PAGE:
Matter & Energy

Matter is composed of atoms or groups of atoms called molecules. The arrangement of particles in a material depends on the physical state of the substance. In a solid, particles form a compact structure that resists flow. Particles in a liquid have more energy than those in a solid. They can flow past one another, but they remain close. Particles in a gas have the most energy. They move rapidly and are separated from one another by relatively large distances.

Alternating Current

An alternating current is an electric current that changes direction at regular intervals. When a conductor is moved back and forth in a magnetic field, the flow of current in the conductor will reverse direction as often as the physical motion of the conductor reverses direction. Most electric power stations supply electricity in the form of alternating currents. The current flows first in one direction, builds up to a maximum in that direction, and dies down to zero. It then immediately starts flowing in the opposite direction, builds up to a maximum in that direction, and again dies down to zero. Then it immediately starts in the first direction again. This surging back and forth can occur at a very rapid rate.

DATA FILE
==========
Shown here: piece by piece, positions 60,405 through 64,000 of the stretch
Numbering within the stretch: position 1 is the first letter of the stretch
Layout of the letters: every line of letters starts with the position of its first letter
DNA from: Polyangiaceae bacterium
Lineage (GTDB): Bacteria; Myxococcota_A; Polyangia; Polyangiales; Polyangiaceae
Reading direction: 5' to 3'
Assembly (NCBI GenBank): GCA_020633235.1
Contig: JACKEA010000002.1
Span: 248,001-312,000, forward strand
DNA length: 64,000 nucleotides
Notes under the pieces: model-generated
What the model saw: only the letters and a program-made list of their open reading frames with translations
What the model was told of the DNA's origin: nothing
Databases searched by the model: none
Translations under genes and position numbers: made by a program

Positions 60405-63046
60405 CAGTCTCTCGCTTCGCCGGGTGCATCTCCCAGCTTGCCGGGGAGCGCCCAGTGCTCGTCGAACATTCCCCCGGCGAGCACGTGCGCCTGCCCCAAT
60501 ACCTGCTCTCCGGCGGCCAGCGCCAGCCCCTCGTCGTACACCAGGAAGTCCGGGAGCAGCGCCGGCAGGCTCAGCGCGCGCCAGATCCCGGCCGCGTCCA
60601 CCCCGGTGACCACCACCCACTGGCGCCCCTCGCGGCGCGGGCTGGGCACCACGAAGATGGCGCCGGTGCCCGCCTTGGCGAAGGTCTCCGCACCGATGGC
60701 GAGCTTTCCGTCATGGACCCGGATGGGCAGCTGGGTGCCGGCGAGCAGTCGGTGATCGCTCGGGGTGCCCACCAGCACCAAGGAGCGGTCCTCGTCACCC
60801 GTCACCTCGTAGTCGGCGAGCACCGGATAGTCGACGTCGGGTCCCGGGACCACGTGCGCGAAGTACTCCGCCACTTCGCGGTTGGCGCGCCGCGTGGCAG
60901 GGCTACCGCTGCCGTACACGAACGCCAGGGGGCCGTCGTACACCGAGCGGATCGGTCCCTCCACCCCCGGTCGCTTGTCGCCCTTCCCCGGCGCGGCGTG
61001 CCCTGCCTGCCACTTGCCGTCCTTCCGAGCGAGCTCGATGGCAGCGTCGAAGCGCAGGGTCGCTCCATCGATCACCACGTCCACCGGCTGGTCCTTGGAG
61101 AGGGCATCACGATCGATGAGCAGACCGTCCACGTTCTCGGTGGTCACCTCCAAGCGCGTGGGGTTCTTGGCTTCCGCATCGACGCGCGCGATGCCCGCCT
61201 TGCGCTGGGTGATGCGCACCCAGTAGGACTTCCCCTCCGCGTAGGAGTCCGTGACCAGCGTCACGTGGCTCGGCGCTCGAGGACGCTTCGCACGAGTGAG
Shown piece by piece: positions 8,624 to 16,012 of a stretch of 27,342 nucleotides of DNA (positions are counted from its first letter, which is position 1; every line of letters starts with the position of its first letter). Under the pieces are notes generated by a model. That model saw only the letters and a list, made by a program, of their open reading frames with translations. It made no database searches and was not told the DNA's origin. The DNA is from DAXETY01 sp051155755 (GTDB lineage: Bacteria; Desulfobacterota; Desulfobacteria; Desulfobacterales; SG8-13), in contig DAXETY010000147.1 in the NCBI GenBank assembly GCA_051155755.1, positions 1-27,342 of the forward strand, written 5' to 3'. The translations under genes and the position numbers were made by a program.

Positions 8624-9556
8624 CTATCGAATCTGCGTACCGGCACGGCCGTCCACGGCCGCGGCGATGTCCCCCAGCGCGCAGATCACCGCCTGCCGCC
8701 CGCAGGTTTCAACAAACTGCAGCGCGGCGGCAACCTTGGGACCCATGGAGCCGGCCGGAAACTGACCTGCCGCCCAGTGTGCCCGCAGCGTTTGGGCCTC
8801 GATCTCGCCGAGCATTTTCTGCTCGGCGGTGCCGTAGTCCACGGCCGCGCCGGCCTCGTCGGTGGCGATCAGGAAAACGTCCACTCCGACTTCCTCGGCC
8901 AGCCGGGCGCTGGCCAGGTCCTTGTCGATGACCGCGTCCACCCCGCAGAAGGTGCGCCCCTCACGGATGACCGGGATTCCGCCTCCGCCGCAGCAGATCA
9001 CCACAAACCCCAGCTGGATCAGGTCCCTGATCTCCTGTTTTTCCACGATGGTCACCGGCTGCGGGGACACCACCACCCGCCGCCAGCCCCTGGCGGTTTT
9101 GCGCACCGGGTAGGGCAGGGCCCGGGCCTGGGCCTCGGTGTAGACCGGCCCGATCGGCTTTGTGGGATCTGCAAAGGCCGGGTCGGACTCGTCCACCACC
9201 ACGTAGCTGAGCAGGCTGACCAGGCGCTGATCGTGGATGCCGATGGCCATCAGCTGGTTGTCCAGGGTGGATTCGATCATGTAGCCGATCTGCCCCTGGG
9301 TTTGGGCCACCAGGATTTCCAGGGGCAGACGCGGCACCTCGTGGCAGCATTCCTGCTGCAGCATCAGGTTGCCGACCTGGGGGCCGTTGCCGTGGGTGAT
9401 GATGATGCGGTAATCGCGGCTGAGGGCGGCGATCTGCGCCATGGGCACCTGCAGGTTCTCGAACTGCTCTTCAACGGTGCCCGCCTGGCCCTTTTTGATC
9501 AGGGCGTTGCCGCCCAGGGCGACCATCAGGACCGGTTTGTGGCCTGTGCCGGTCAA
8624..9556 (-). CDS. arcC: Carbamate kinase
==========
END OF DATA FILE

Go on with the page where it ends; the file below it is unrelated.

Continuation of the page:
Two consecutive surges, one in each direction, are called a cycle. The number of cycles completed by an electric current in one second is called the frequency of the current. In the United States and Canada, most currents have a frequency of 60 cycles per second.

Although direct and alternating currents share some characteristics, some properties of alternating current are somewhat different from those of direct current. Alternating currents also produce phenomena that direct currents do not. Some of the unique traits of alternating current make it ideal for power generation, transmission, and use.